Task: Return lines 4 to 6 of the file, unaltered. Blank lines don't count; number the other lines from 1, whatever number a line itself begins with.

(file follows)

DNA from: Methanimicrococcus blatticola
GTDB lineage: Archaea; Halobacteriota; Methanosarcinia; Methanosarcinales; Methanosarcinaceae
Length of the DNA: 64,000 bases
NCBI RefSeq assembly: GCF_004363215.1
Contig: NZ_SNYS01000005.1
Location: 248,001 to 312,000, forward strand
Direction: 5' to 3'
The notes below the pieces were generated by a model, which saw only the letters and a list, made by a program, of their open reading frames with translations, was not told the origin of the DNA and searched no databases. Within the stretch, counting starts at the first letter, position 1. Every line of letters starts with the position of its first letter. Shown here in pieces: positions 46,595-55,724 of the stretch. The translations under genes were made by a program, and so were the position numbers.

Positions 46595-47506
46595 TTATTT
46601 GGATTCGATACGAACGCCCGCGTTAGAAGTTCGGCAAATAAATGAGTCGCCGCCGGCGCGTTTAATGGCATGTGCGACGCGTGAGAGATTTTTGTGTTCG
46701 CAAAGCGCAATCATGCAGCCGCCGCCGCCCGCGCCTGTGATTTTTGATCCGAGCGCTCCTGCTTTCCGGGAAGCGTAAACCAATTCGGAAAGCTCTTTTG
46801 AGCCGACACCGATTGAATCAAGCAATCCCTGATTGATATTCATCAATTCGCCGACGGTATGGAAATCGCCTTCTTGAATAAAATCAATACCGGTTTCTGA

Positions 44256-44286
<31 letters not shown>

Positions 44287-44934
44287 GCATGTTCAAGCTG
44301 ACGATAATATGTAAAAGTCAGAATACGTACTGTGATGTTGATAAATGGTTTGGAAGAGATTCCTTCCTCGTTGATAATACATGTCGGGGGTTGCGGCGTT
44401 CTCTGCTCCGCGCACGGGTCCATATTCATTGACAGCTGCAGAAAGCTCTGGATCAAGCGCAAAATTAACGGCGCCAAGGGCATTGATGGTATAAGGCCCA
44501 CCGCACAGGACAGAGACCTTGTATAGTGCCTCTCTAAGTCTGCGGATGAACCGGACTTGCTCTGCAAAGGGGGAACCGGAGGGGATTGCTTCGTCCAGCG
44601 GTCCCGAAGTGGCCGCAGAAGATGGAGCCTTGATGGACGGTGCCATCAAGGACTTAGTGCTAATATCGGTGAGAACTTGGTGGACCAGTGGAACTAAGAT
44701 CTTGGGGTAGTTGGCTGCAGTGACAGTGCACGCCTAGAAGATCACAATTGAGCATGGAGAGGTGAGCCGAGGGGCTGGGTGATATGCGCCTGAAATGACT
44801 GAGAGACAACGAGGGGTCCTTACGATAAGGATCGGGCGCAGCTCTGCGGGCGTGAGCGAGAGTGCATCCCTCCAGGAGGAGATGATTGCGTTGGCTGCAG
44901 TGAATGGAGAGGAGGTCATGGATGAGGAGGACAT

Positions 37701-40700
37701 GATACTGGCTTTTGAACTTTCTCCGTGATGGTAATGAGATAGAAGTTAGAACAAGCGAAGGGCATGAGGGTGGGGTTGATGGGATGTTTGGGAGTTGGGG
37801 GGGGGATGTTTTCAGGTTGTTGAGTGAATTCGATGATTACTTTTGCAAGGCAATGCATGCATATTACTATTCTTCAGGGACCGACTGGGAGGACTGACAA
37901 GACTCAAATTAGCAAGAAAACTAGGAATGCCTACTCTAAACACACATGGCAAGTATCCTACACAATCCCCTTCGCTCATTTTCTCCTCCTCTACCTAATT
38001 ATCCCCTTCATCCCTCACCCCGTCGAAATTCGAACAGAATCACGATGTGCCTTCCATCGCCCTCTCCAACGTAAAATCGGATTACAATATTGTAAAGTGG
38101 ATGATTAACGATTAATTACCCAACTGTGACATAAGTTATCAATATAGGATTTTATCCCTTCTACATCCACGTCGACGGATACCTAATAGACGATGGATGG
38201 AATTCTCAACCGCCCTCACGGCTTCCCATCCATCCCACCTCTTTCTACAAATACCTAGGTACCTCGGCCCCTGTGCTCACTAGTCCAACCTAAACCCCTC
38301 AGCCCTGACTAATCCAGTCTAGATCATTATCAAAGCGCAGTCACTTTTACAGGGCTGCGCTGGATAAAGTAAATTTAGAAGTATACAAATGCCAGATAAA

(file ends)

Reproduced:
NCBI RefSeq assembly: GCF_004363215.1
Contig: NZ_SNYS01000005.1
Location: 248,001 to 312,000, forward strand